For a long time I just wasn't interested in flash. I didn't think that I could get the illuminated portraits that I wanted with flash so I would just crank up my ISO and embrace that amazing grain! After some experimenting, I feel like I have finally found my voice with flash. I love the grainy images but now I also love working with flash during the reception! Today I am sharing 3 ways to backlight your subject at the reception!
3 ways to shoot backlit with flash
The gear you need
Off-camera flash setup
I like to extend the light stand so that the off-camera flash is about 5 feet off the ground. Point the flash directly at the couple. You won't ever want to do that with the flash on your camera, but you can do this with your off-camera flash to create more directional light behind the couple.
On-camera flash setup
The flash on my camera is typically pointed straight up for this set up (no white card or diffuser). I like the contrast that I get from firing my on-camera flash at the ceiling.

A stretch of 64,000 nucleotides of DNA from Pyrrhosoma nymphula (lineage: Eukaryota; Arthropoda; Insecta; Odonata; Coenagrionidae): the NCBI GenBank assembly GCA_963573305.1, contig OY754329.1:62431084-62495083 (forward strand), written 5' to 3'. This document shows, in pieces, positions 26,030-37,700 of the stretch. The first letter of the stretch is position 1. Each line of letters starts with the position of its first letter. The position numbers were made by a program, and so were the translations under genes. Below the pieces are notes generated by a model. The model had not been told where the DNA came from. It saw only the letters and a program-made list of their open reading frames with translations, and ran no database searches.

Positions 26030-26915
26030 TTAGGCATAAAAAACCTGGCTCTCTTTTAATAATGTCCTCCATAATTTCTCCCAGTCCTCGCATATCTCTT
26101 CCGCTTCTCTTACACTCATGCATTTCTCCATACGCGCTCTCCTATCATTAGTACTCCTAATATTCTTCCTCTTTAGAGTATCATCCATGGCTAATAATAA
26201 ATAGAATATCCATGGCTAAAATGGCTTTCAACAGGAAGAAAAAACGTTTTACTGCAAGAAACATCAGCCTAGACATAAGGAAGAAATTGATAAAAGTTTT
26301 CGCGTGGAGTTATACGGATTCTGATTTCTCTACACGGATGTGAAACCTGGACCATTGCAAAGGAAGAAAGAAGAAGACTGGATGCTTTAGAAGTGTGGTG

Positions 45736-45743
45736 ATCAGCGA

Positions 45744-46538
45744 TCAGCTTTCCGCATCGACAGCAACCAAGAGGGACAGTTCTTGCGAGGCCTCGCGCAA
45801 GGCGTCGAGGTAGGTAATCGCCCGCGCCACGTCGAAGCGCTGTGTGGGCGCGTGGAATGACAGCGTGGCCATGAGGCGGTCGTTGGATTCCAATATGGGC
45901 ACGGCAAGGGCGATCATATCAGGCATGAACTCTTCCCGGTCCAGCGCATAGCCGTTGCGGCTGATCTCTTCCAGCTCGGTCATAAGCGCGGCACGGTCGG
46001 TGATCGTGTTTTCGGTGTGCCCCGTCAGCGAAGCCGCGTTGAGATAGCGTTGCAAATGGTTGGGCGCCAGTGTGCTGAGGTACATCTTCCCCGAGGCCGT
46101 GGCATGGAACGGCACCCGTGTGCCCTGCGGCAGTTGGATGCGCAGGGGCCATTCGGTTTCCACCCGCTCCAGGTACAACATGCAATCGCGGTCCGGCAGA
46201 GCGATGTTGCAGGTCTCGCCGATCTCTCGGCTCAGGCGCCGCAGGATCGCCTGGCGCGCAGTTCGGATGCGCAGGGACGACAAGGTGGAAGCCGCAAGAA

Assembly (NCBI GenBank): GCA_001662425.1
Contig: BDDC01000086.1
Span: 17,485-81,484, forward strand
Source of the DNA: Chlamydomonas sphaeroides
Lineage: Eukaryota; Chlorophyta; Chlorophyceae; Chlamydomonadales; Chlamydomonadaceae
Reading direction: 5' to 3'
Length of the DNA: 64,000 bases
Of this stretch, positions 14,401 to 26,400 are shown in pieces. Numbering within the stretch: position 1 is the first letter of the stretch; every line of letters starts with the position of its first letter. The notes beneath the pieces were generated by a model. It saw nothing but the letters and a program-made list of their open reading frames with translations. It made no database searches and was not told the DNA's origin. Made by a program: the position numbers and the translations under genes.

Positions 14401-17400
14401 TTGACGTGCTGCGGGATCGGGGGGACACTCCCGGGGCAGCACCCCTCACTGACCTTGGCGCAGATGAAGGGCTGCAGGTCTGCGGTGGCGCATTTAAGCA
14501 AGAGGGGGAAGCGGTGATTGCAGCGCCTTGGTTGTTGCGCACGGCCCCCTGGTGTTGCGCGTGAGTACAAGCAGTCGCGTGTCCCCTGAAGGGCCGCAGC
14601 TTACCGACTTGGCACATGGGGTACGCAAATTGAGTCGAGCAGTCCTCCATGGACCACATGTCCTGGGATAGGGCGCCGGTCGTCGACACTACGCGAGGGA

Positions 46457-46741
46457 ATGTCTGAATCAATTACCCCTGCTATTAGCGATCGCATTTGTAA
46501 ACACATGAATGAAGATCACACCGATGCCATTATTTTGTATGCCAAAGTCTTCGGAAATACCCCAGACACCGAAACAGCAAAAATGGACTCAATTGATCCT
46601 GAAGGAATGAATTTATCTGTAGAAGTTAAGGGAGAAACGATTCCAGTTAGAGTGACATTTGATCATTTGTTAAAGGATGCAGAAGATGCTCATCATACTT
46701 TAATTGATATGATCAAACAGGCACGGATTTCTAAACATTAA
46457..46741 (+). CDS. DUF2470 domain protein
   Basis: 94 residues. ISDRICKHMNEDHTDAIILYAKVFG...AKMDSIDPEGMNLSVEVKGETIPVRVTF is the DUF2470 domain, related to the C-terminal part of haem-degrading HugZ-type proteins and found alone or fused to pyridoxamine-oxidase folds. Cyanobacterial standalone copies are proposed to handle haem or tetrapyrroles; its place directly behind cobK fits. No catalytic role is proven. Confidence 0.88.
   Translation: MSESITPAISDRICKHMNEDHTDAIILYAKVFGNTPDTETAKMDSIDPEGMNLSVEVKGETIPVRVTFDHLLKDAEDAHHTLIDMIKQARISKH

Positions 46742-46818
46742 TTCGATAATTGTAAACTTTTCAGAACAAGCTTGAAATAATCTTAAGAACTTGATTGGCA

Method #1 (120 degrees)
Once you have your flashes synched and ready to go, position yourself so that you create 120 degree angle with your off-camera flash. This shot sometimes works better with a tighter lens if you don't want the flare. I like to shoot it both ways and love the light in these photographs!
Method #2 (180 degrees)
This is the easiest method! Move so that you create 180 degree angle with your off-camera flash. This will mean that it will be on the opposite side of the dance floor as you shoot. To take the photo, I block the off-camera flash with my subject so that there is no flare. Although sometimes I do take a few with the flare because I like the effect!
Method #3 (180 degrees)
The setup for the off-camera flash is the exact same as method #2! The only difference is that I turn off the flash on my camera. This creates more contrast since the subject is only being lit from behind. I typically like these images converted to black and white.
I hope this helps you as your find your voice with flash! What have you found helpful when shooting receptions? What's your go-to setup?